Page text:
Your Active Directory is a 24/7 service. The Internet has erased the physical boundary that once existed between the office building and the outside world. IT systems that might once have only been accessible from an adjustable-height chair are now in-hand anywhere, anytime. Every service depends on Active Directory, the gatekeeper by which all interactions between devices, systems and users must pass; Active Directory must be running.
As with any other service, the key to maintaining your Active Directory lies in proper management with a continuous improvement lifecycle; design, transition, operate. In this blog post, I will discuss the service life cycle as it applies to Active Directory to help keep your environment running smoothly and to rapidly address service impacts.
Active Directory best practices have evolved quite a bit since 2000, when the first iterations of the product came out. Newer features and improvements mean that all but a few specific cases will require only a simple single forest/domain model. Additionally, regular reassessment of the Active Directory business requirements is critical to meeting the needs of your dependent services.
Consider time synchronization; many environments make use of Active Directory for organization-wide time sync. Active Directory only provides loose time synchronization () and yet many common enterprise systems require very tight synchronization throughout the forest – NetApp authentication will fail if root dispersion is greater than 10 seconds (https://kb.netapp.com/support/index?page=content&id=1012660), which is a regular occurrence in a global Active Directory environment with a default configuration.
In the security space, it is very important to push toward eliminating compromised protocols and common issues. Do you have LDAP simple binds enabled on your domain controllers? In the default domain controller configuration, your password may be traversing the network in clear text.
You should regularly take stock of your Active Directory and determine if improvements are needed; at a technical level, this often involves performing health checks and design reviews. At a broader service level, you’ll need to collect business requirements and assessing your Active Directory’s efficacy against them.
Active Directory is a robust directory service that has redundancy and resiliency built in. In my experience, most outages arise from administrator error. While it is impossible to eliminate this variable when managing your Active Directory, having processes in place to mitigate the risks of human fallibility is critical to ensuring a highly available Active Directory environment.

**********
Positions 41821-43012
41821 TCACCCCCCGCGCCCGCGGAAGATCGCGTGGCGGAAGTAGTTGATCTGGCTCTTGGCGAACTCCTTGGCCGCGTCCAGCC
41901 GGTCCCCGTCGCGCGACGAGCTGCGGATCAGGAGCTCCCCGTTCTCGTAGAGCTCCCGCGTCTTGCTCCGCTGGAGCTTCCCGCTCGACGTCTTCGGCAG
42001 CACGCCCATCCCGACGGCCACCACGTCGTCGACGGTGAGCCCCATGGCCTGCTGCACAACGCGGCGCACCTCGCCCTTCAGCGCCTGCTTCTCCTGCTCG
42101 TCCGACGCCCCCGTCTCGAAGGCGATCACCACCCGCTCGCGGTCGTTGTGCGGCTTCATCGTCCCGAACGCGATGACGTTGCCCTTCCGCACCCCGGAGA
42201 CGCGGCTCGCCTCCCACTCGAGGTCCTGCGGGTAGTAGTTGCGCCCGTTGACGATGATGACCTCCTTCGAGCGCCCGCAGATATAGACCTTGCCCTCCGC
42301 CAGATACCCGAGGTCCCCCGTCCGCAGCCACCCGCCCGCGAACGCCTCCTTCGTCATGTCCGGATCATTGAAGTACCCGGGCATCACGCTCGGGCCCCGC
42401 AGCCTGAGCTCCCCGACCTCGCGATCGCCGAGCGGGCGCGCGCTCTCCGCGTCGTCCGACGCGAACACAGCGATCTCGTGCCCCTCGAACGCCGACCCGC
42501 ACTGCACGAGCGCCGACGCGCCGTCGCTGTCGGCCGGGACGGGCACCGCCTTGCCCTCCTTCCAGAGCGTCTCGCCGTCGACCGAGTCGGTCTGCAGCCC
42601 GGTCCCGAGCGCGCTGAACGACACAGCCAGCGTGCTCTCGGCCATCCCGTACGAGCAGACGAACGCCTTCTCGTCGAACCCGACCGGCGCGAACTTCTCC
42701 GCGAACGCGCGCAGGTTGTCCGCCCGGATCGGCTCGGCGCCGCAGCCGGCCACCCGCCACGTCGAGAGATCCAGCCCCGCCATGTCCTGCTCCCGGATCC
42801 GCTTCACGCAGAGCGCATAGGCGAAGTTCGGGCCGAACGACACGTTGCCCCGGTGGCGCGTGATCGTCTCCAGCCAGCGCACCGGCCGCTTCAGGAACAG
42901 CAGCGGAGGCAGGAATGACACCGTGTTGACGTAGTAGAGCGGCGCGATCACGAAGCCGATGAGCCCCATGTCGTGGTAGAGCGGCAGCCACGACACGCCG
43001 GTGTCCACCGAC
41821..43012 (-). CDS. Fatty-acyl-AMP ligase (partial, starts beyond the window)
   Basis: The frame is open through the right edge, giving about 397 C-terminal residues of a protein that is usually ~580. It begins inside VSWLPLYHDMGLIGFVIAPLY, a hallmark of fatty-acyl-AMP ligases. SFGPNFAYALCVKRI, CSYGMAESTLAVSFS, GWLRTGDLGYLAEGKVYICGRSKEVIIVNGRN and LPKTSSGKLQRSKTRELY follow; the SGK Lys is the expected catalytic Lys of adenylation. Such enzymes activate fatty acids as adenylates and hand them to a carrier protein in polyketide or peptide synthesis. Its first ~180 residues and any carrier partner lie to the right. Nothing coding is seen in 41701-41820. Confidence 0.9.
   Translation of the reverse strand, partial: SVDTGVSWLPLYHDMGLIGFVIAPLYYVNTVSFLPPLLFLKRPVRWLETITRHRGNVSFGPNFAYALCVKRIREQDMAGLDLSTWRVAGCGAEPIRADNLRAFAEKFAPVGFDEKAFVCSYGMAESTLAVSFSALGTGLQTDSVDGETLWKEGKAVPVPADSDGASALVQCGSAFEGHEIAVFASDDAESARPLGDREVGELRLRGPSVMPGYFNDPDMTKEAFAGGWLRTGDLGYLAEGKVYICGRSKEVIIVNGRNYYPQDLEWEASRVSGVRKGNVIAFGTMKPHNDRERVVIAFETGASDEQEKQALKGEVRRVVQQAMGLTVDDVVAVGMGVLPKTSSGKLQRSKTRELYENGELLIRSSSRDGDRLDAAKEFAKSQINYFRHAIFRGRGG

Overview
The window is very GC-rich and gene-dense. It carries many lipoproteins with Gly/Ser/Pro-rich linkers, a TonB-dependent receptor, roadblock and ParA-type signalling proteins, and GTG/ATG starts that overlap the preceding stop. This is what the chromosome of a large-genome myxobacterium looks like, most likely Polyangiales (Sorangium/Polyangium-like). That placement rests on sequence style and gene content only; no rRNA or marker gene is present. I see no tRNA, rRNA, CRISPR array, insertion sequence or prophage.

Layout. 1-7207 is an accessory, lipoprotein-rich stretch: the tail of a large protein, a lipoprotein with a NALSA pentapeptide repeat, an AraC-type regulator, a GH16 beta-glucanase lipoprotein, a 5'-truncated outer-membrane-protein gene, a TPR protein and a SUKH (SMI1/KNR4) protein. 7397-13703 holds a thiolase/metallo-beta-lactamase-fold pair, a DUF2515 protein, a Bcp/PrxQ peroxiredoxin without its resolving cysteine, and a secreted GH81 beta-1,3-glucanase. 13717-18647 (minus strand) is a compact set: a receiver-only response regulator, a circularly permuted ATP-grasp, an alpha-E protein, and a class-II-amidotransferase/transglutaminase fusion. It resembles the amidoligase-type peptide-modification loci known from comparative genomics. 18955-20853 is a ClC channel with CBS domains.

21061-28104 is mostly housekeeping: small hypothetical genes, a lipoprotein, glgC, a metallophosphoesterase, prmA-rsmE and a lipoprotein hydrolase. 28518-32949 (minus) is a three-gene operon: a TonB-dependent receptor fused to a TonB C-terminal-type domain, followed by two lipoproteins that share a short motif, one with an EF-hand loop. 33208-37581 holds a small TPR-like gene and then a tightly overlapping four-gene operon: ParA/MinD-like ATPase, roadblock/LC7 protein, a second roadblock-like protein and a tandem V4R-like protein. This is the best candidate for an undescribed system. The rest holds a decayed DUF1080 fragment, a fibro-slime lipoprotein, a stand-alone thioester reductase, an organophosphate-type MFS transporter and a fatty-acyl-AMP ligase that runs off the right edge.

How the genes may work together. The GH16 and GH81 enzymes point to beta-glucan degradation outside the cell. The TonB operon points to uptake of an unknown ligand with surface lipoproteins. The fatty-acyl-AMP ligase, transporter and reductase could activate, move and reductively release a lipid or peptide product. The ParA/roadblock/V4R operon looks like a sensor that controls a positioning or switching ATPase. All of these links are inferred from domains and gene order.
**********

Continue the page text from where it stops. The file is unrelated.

Change management protocols must exist for all Active Directory infrastructure, and changes should be well-communicated to dependent services, with all risks identified. And for all but the most trivial changes, a tested and well-understood rollback plan should exist. For Active Directory schema changes, this means having a tested forest recovery process in place. Simply knowing what changes have occurred in the past 24 hours affords huge advantages if you find yourself in the middle of a critical incident.
Managing updates to Active Directory is very simple. Active Directory patches are included with operating system patches; all recommended and critical patches should be applied as soon as possible. In addition, your patching processes should allow for the deployment of any security patches released outside the normal patch cycle, because a security compromise in Active Directory will affect ll your dependent systems.
Once patches are released, vulnerabilities rapidly give rise to attacks found in the wild. For example, Microsoft released a patch for MS14-068 in November 2014 to correct a critical vulnerability that allowed anyone with a normal user credential to elevate permissions to a domain administrator account. Less than a month later, TrustedSec (https://www.trustedsec.com/december-2014/ms14-068-full-compromise-step-step/) published a thorough walkthrough of the steps taken to exploit the vulnerability. To determine if the domain controller is vulnerable, the researcher checks the server uptime. If your domain controllers have uptimes that are over one month, you aren’t patching often enough.
Finally, the day-to-day management of the Active Directory program itself is critically important to maintaining an available service.
Establish a single team that is accountable for the operation of your Active Directory, and only people on that team should be domain administrators. What’s more, these employees must have a clear understanding and acceptance of the processes they need to follow for any nontrivial changes.
Ensure any problems and major incidents are reviewed for lessons learned. These exercises will often lead to suggestions for improvements to your monitoring systems, which should be followed up on.
Maintaining Active Directory in a healthy state requires that a range of activities function together. Although it is often ignored while it is working effectively, Active Directory can fail catastrophically if it is not properly maintained. Since all your services are tied to its reliability, it is important to follow typical service management practices to help prevent problems before they become significant.